Issues & Programs
PROGRAMS: The Development Council’s annual strategic plan defines the organization’s programs. The strategic plan begins with a focus on community needs, and those needs that fit the Council’s mission and resources become programs. The West Humboldt Park Development Council’s mission is to be a catalyst for family, community, and economic development in the community of West Humboldt Park.
The community of West Humboldt Park contains many assets. Once a prime employer of manufacturing workers, the area is ringed by once active businesses such as the old Western Electric, Sears Roebuck, Helene Curtis, and by many other such facilities. Those formerly employed at these facilities lived in sturdy single family homes and two-flats, which remain West Humboldt Park assets to this day. Two prominent parks exist in Humboldt Park, including Humboldt Park itself and Garfield Park. The area is about 15 minutes to the Loop, and is blessed with sturdy, attractive single-family homes and two-flats. Life in West Humboldt Park, however, is not what it used to be.
All of the manufacturing businesses described above have left West Humboldt Park. Unemployment among the community’s residents remains high, and many working-age residents have given up looking for work. Some resort to illicit sources of income, including drug sales and crime. Until a few years ago, the 11th Police District which encompasses a swath of West Humboldt Park had the highest per capita crime statistics in the city. School achievement in the area was far less than stellar, and poverty was rampant. Unfortunately, many of the area’s residents felt powerless to enable positive accomplishments in the area. Community planning with significant input from local residents was not deemed to be realistic by the people who lived in the community. Therefore, lack of community planning, economic development, and a host of quality of life issues all shaped the type of programming undertaken by the Council.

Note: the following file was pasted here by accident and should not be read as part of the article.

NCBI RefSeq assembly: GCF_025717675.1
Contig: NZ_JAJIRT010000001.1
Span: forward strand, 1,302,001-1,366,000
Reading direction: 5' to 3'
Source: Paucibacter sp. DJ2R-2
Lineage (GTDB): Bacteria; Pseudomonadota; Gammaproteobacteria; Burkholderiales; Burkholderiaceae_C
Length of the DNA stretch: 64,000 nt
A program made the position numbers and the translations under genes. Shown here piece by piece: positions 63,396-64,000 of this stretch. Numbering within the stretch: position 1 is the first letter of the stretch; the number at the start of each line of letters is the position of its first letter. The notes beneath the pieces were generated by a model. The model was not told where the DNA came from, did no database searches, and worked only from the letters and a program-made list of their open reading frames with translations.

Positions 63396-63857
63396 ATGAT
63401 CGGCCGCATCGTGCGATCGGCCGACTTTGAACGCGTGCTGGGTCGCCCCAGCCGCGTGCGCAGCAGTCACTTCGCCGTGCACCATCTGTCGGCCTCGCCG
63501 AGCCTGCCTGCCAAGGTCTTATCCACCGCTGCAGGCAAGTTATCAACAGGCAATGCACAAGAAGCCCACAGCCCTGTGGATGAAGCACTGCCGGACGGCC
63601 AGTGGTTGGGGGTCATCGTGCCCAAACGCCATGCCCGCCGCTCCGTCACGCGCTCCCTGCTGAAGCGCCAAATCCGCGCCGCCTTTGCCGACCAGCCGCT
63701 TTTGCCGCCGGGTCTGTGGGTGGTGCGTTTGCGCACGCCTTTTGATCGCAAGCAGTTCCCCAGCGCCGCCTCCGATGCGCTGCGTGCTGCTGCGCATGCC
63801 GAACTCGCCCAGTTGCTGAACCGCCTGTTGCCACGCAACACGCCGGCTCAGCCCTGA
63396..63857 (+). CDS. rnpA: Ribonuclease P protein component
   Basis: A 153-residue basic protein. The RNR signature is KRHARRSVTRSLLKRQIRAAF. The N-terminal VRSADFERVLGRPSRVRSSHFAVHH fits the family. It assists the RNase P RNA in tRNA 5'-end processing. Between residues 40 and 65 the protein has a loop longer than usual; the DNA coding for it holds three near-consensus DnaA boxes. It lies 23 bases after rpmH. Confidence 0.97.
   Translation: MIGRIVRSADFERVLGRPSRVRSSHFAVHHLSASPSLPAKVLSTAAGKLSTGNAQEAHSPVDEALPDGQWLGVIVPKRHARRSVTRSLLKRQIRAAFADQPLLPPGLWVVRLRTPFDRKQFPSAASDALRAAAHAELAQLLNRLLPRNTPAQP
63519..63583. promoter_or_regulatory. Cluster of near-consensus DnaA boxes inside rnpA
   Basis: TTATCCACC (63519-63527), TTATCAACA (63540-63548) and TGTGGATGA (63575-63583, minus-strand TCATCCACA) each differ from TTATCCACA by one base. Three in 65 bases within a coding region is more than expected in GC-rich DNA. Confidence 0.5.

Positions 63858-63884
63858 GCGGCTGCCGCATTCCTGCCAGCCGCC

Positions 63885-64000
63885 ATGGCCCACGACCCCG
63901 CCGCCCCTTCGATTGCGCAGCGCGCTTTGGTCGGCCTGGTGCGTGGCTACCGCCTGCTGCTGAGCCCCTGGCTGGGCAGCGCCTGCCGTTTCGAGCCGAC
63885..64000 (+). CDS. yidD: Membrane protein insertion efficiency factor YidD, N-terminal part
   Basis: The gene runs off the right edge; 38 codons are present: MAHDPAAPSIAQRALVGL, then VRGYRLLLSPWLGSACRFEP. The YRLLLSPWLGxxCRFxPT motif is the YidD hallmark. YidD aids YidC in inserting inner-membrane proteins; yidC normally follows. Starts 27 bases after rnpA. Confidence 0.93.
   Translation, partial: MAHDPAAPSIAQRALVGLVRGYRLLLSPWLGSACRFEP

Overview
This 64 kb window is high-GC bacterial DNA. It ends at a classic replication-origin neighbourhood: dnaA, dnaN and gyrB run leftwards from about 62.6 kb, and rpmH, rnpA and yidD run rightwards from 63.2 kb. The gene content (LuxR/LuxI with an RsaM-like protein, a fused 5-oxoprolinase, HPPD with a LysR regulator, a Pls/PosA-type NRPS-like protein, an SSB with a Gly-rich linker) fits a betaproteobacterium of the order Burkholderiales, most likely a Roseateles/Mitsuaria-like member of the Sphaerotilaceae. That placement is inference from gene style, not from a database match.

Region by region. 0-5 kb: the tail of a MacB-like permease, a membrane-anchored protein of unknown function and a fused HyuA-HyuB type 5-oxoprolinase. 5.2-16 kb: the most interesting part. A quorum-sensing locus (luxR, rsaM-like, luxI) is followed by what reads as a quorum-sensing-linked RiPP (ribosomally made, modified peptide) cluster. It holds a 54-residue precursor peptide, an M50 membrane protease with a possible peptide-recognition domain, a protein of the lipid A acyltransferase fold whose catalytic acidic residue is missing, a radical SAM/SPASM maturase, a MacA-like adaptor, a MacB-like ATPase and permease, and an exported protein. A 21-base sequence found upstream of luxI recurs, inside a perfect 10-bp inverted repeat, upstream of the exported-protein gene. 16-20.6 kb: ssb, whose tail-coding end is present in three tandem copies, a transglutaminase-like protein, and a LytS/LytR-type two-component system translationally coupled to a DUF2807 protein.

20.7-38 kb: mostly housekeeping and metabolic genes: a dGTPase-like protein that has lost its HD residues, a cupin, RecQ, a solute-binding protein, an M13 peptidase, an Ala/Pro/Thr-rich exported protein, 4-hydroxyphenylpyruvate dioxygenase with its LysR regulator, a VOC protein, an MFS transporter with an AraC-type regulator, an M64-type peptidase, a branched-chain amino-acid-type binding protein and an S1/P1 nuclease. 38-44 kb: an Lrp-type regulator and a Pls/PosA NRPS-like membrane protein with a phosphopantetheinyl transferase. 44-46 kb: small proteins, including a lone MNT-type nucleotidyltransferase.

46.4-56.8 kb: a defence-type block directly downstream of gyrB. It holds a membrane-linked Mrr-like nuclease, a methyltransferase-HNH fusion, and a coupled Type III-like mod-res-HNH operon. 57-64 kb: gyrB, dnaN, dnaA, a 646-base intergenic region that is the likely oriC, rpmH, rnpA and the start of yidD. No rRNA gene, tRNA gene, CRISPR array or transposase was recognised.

Programs of the Council, as a result, include affordable housing for first-time homebuyers, through the Council’s affiliate, First Community Land Trust of Chicago; the Block Club Network, which consists of residents who worked with the Council to establish approximately 35 new block clubs in the neighborhood who undertake a variety of locally empowered change initiatives in the area focused on improving the quality of life in West Humboldt Park; the Healthy Community Project, which includes a campaign which enlists the support of nearby hospitals to combat the high incidence of breast cancer among local women and includes an exercise program and healthy eating initiatives among other initiatives; the Chicago Avenue Streetscape Program which, in partnership with the City of Chicago, will begin a large project that will make Chicago Avenue between Kedzie and Pulaski more attractive to shoppers and local merchants; The Community Center Project, which worked with residents and the 27th Ward Alderman to attract a YMCA facility to the area with programs appealing to both youth and adults; Tax Increment Finance (TIF) Advisory Panel, which advises the alderman and the City of appropriate use of TIF dollars spent in the neighborhood; and the Business & Economic Development program designed to revitalize the business district by providing technical assistance to existing businesses and to market to potential new businesses through the West Humboldt Park Business Association.